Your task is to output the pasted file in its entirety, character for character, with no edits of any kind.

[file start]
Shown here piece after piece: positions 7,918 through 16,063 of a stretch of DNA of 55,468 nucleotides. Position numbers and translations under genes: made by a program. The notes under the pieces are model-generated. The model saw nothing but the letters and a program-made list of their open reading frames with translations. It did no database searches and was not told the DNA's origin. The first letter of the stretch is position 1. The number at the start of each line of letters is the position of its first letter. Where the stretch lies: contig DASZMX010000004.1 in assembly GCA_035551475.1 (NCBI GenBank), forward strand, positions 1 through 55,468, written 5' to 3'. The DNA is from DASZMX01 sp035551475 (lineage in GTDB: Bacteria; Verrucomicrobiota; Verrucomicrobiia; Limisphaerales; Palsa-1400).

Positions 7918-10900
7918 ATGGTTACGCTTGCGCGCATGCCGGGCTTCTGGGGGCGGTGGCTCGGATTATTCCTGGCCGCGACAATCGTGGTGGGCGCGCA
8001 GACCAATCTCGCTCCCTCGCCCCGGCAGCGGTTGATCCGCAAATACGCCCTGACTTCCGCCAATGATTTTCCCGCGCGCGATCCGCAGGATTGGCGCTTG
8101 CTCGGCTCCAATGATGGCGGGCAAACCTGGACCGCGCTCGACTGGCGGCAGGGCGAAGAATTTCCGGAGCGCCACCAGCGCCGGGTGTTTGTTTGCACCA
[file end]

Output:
Shown here piece after piece: positions 7,918 through 16,063 of a stretch of DNA of 55,468 nucleotides. Position numbers and translations under genes: made by a program. The notes under the pieces are model-generated. The model saw nothing but the letters and a program-made list of their open reading frames with translations. It did no database searches and was not told the DNA's origin. The first letter of the stretch is position 1. The number at the start of each line of letters is the position of its first letter. Where the stretch lies: contig DASZMX010000004.1 in assembly GCA_035551475.1 (NCBI GenBank), forward strand, positions 1 through 55,468, written 5' to 3'. The DNA is from DASZMX01 sp035551475 (lineage in GTDB: Bacteria; Verrucomicrobiota; Verrucomicrobiia; Limisphaerales; Palsa-1400).

Positions 7918-10900
7918 ATGGTTACGCTTGCGCGCATGCCGGGCTTCTGGGGGCGGTGGCTCGGATTATTCCTGGCCGCGACAATCGTGGTGGGCGCGCA
8001 GACCAATCTCGCTCCCTCGCCCCGGCAGCGGTTGATCCGCAAATACGCCCTGACTTCCGCCAATGATTTTCCCGCGCGCGATCCGCAGGATTGGCGCTTG
8101 CTCGGCTCCAATGATGGCGGGCAAACCTGGACCGCGCTCGACTGGCGGCAGGGCGAAGAATTTCCGGAGCGCCACCAGCGCCGGGTGTTTGTTTGCACCA